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Murder-Suicide: An Overview (From Forensic Pathology Reviews, Volume 3, P 337-347, 2005, Michael Tsokos, ed, -- See NCJ-209976)

NCJ Number
Roger W. Byard M.D.
Date Published
11 pages
This chapter provides an overview of murder-suicide.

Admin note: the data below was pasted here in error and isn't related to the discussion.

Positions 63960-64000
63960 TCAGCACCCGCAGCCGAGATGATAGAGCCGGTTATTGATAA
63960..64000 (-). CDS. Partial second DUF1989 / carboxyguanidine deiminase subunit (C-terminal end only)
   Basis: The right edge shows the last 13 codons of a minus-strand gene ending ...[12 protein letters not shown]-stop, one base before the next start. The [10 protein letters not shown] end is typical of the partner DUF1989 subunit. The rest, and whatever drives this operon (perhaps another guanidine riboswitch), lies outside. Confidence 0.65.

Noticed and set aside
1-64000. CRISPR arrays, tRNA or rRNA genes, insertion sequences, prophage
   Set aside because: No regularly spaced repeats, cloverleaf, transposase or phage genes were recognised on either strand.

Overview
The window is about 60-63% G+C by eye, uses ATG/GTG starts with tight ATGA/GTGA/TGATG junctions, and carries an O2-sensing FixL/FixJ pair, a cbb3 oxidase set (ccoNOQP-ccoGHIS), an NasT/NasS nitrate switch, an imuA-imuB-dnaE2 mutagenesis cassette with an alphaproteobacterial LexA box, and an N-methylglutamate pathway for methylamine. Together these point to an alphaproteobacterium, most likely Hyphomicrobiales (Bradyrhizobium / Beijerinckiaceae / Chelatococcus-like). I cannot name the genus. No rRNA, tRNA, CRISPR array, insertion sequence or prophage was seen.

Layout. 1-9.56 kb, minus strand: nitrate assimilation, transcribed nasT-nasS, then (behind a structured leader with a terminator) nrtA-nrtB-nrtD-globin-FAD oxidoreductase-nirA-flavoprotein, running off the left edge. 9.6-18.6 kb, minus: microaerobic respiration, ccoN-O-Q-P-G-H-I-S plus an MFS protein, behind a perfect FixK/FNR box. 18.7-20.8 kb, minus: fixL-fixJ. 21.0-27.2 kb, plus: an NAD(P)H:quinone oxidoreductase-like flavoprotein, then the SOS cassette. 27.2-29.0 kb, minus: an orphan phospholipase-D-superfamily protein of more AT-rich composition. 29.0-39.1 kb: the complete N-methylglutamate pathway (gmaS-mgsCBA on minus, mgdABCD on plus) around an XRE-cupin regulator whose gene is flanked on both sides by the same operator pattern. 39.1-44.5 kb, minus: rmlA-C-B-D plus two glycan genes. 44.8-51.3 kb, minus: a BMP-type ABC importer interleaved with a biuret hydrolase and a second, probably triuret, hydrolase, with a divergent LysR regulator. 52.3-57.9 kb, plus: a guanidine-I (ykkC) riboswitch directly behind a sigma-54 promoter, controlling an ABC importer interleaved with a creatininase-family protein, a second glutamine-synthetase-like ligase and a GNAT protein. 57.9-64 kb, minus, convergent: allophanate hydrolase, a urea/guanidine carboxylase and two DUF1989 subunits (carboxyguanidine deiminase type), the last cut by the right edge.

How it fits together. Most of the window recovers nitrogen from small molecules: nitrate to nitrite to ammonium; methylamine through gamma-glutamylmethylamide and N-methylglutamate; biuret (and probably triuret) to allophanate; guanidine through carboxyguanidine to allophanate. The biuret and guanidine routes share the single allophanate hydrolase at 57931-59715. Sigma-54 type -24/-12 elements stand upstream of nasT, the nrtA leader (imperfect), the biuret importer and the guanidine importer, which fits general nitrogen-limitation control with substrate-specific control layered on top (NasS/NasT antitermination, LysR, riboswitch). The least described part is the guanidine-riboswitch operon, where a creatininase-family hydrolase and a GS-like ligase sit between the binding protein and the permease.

Murder-suicide is an act in which the perpetrator of a homicide kills him or herself after killing the victim(s). Rates of murder-suicide are fairly consistent across communities and are much lower than rates for homicide or suicide. The most common murder-suicide scenario involves a White male perpetrator in his 40s who kills his estranged spouse and perhaps his children before killing himself. The three most common categories of murder-suicide are cases in which (1) the act is caused by jealously or concern about age or illness; (2) the act is perpetrated by a parent who kills all of the children and then themselves; and (3) the act involves disgruntled employees, cult members, or members of religious or political groups who target a large number of victims before committing suicide. Aspects of the investigation are reviewed, international rates of murder-suicide are presented, and the possible motivations for murder-suicide are briefly considered. Tables, references


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